Review: Metal Gear Solid 4 (PlayStation 3)

Reviewed by soulx, posted Aug 20, 2015, last updated Sep 28, 2015
Aug 20, 2015
  • Release Date (NA): June 12, 2015
  • Publisher: Konami
  • Developer: Kojima Productions
  • Genres: Action-adventure Stealth Cutscene
  • ESRB Rating: Mature
  • Single player
    Local Multiplayer
    Online Multiplayer
The latest entry (as of 2008!) in Kojima's highly acclaimed movie franchise, Metal Gear Solid!
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(spoilers beware)

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Metal Gear Solid 4 is the latest entry in Hideo Kojima's acclaimed Metal Gear series. I mean, at least it would be if this was 2008. Having been stuck with only owning a Wii in the last generation of systems, I managed to miss out on playing this game. About 7 years later though, I've managed to finally enjoy the once latest and greatest entry in Kojima's stealth action cinematic adventure series. As a huge Metal Gear fan who's played through every previous chronological entry before, I certainly had high expectations walking into this one and I think Kojima has delivered on everything I'd hoped for and more.

Gameplay-wise, the game starts off strong. You begin the game with a short sequence where you encounter encountering these 'Gekko' robots. "METAL GEAR??" Not quite, this game takes place in the high-tech past (2014) where giant bipedal robots and nanotechnology reigns supreme. The war economy has become the norm and the guns and artillery of yesteryear have been replaced with nanomachine equipped high-tech artillery specifically engineered to maximize battlefield warfare. This isn't your typical Metal Gear and it's clear straight from the intro sequence.

One aspect that I loved about the first two acts in the game was the whole 'living battlefield' concept. It genuinely felt like you were a part of an actual warzone, choosing to either be a passive or active part of the ongoing rebel-government battle. You could sit back and watch as rebels shot and fought their way to victory or you could take part in the battle and help them along the way. All the usual controls and mechanics of previous Metal Gears including CQC and the stealth camo stuff were also there. There were also some cool new mechanics such as the Mk.II robot device and some of the Solid Eye features but really, that was all for naught once you realize that using the tranquilizer gun can get all the same things done but quicker. Still, having those options there were still appreciated.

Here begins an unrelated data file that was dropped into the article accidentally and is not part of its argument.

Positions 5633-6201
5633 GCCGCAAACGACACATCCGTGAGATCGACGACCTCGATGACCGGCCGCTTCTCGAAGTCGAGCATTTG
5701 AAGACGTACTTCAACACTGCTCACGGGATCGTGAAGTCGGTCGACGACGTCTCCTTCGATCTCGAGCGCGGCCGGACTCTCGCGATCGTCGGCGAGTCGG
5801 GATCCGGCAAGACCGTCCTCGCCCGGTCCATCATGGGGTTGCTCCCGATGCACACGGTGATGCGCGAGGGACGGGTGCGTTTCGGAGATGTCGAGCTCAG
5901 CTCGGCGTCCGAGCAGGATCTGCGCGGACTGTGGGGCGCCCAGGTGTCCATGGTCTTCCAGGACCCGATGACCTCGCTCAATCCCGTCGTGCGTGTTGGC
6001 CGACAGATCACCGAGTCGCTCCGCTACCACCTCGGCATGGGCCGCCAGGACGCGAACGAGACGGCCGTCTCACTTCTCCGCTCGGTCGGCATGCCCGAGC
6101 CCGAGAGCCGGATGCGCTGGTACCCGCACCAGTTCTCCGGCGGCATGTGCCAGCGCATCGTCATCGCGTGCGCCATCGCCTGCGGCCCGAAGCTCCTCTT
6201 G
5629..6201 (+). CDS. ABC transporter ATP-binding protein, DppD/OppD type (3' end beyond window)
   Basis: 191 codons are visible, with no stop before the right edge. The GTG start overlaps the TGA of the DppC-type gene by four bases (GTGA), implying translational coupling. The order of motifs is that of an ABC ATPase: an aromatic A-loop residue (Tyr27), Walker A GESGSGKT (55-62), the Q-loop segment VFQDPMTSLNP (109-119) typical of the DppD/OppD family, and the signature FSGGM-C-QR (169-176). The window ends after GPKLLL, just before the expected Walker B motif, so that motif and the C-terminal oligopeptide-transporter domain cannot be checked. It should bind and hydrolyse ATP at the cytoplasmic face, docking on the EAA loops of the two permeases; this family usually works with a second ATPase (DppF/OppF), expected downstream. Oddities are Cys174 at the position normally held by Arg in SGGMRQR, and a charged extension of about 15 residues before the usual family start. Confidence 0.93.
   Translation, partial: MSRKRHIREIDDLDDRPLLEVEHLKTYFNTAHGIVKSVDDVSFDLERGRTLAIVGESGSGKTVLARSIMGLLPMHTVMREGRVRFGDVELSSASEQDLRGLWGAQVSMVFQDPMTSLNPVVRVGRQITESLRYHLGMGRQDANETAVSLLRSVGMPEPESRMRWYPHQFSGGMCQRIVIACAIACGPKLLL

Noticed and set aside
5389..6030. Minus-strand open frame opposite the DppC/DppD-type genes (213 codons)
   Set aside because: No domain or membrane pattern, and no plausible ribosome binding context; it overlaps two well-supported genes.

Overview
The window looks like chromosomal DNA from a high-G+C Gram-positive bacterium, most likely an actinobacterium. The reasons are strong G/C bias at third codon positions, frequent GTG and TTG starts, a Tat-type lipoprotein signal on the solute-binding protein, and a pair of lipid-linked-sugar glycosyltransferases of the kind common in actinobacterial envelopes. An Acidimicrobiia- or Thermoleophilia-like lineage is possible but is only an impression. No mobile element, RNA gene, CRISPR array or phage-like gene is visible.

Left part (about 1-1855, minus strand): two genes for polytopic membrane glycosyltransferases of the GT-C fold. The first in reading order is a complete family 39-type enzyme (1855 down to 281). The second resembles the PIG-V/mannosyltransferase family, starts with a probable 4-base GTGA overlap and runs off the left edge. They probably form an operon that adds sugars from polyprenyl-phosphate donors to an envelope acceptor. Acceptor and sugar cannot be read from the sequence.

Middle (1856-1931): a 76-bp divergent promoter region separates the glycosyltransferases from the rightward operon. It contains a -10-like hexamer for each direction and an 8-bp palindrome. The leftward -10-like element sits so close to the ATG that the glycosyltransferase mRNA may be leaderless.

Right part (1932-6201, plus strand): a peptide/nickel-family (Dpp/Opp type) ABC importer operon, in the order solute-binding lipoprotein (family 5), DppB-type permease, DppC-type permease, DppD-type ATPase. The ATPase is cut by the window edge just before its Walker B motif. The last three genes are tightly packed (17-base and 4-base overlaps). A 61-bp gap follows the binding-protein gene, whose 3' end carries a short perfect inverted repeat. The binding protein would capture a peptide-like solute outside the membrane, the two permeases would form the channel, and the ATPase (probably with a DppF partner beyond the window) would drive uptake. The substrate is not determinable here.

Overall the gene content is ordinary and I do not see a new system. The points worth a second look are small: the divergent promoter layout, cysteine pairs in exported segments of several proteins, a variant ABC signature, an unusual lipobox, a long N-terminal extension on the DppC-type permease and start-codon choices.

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When it comes to the story, there's a lot to say. From what I remember, the game was heavily lauded when it first came out on both its story and gameplay but in recent years, some have seemed to have soured on the game a bit. Now it's hard to blame people for not falling for a story that relies on a character pretending to be another through self-hypnosis to take over a network that controls nanomachines that his old dying clone is trying to stop all explained by an undead original clone father. I mean, looking back, it barely makes sense to even me. Regardless, as someone who's been an avid fan of the Metal Gear franchise for years, I could handle that convoluted story. The long-winded Beauty and the Beast boss fight explanations fit perfectly for me. And yes, having a cyborg ninja fight a nano-machine made immortal made perfect sense. This was the kind of story that can only appeal to fans used to the intricacy and unique humour that makes Metal Gear, Metal Gear. Of course, show this to an ordinary book and film critic and they'll come out of the game wondering what the fuck they just watched.

Playing Solid Snake as an old dying man was something that I initially hated but quickly warmed up to. After all, why would I want to play as a downtrodden dying old man who has to constantly inject himself just to keep moving. That's no fun. But having played through Metal Gear Solid 1 and 2 and experiencing Solid Snake as that young bad-ass soldier just made it all the more impactful to see him like this and still kicking ass.